As far as Quickload goes, it is only a tool. A good tool yes, but just a tool, and no substitute for brains.

I've been reloading for forty years, I know what works, and what does not. There is not a thing wrong with going over book max with a load, IN YOUR OWN RIFLE. But always from below. Telling the pilgims to start @ 40 grains because your Quickload said it is alright is grossly irresponsible, and stupid.

Bob

</div></div>

Just trying to get to the truth, Bob.
 

Talljess

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Re: How critical is case capacity?

So should just fill all my cases to the neck and ram the bullet in right..

I am running some decently hot loads. Quick load is great but there isnt anything that beats testing in a manometric barrel
 

kyreloader

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Re: How critical is case capacity?

<div class="ubbcode-block"><div class="ubbcode-header">Originally Posted By: Clark</div><div class="ubbcode-body"><div class="ubbcode-block"><div class="ubbcode-header">Originally Posted By: jrob300</div><div class="ubbcode-body">

I wouldn't, but that's just me. Starting almost 3 grains over book max. (assuming Bob is correct.. and he usually is) is inviting DISASTER, I don't care who else is running the load.

</div></div>

Hodgdon data is shit.
I have not found any exceptions to that, and I load over 60 different cartridges.
They re-sell some great powders, but their data is shit.

Crappy Hodgdon Data for 243, Varget, and 90 gr bullet:
<div class="ubbcode-block"><div class="ubbcode-header">Quote:</div><div class="ubbcode-body">36.5 3106 50,400 CUP </div></div>

When I put 40 gr Varget and 90 gr Nosler into Quickload, I get less than 60 kpsi.

That would be a good starting point to work up from in a 243.

The 243 uses the 1889 7.65x53mm Mauser case head design built with a Large Boxer primer pocket.
Such case heads are good for ~65kpsi [Quickload predicted] long brass life, no matter what capricious pressure was registered with SAAMI for any cartridge with that case head. </div></div>

Complete irresponsible garbage!

Hodgdon lists 58.5g of H1000 as max load with 117g bullet in .25-06. I loaded starting at 55g with a 115g bullet. When I got to 58g in MY rifle, the first shot read 3246 fps on the chrony with a smoked primer; the second 3254 fps with a blown primer.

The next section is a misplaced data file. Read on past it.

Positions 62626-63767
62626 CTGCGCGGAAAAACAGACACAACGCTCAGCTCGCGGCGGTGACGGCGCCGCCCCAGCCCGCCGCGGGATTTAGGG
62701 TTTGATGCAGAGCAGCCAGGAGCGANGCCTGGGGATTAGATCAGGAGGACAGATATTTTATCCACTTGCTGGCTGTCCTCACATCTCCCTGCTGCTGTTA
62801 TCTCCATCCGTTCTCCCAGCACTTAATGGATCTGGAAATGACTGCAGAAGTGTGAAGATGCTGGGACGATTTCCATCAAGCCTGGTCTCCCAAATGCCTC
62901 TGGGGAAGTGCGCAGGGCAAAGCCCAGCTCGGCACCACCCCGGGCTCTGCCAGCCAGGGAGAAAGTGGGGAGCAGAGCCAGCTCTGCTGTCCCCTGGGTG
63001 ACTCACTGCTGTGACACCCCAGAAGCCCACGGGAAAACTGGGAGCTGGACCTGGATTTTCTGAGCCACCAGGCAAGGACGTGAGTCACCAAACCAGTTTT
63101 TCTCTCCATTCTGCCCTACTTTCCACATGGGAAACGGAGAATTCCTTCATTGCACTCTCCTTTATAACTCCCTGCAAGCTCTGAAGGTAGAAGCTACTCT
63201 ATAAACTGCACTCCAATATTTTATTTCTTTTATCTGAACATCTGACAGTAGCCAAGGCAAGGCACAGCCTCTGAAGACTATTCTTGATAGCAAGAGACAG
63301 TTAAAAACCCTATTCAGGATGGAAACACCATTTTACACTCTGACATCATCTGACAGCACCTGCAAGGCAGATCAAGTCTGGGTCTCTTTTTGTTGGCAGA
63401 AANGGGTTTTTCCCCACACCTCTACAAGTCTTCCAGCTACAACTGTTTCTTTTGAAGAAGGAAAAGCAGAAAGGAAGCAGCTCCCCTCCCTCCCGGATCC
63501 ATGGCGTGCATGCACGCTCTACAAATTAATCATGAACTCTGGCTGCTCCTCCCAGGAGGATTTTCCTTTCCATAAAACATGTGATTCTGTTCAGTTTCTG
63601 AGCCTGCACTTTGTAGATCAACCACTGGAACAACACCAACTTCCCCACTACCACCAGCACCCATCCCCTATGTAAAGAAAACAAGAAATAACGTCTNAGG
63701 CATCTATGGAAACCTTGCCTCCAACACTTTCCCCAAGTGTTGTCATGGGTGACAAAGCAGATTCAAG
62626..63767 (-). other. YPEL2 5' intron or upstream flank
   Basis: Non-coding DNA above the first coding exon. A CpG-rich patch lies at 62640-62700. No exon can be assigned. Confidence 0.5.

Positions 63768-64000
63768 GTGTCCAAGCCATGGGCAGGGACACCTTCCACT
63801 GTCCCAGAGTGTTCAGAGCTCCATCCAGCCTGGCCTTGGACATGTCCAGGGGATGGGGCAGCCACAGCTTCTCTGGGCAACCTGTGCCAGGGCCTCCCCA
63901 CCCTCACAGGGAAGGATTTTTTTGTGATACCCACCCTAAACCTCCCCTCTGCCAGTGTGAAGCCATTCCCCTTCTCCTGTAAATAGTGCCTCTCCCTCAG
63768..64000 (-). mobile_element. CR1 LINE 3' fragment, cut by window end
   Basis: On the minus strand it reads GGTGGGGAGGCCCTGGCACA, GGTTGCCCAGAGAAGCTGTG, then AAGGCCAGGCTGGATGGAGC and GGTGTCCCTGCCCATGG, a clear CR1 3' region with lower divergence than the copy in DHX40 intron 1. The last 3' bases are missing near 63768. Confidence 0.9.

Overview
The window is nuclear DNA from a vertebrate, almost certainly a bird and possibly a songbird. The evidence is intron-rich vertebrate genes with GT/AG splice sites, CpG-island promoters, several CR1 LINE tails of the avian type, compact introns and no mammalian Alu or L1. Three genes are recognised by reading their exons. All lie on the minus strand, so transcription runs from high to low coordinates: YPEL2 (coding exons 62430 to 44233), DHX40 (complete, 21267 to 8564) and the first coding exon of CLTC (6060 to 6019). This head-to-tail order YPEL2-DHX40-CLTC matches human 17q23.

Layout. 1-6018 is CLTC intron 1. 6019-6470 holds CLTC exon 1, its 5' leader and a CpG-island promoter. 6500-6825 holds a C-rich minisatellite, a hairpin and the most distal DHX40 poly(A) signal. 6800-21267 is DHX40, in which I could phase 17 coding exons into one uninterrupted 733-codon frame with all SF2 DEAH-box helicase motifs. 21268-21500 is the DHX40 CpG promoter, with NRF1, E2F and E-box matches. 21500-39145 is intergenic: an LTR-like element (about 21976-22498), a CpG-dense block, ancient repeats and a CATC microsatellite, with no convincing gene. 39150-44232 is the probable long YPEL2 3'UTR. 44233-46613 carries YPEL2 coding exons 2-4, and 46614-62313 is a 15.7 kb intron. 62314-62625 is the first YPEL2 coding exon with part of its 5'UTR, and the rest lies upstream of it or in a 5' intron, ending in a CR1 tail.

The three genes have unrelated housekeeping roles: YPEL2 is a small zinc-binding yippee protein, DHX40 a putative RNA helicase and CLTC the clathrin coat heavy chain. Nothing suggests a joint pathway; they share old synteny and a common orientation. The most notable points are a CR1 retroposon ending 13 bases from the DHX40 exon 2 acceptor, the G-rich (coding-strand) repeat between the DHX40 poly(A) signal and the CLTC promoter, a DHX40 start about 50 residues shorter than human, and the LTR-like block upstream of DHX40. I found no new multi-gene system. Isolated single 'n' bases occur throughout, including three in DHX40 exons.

I guess Hodgdon data might not be shit afterall.

Very irresponsible to recommend starting at a over max load with any load irregardless of what you THINK you know.

Each rifle/chamber/barrel is different and needs to be treated as such.
 

jrob300

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Re: How critical is case capacity?



Clark,

Belittling your fellow posters is not the way to convince us of your wisdom.

Having been an engineer for close to 25 years, and knowing how much design margin is built into most products and processes, and then gleefully exploiting them for my own gain, I understand that you may live life on the ragged edge (from others perspective) but feel quite comfortable.

Having said that, I agree that this is a very irresponsible and slapdash way for you to present your findings and could potentially cause this site liability issues. I'm a little surprised a mod hasn't stepped in on this, as there is a BIG warning in the reloading section (perhaps they feel this is enough CYA).

Every publication from credible sources encourages safe reloading practices, which involve starting low and working up. You may have a valid point about pressures, but the reason some factory loadings are soooo conservative, is because of some actions out there that are really old and not very strong. What happens when your advice intersects one of those actions? Granted .243 is probably not on that list, but are you willing to personally take responsibility for EVERY person who reads your post and then uses those numbers? Are you SURE that those numbers will be safe, IN EVERY ACTION UNDER EVERY VARIABLE, UNDER ALL CONDITIONS?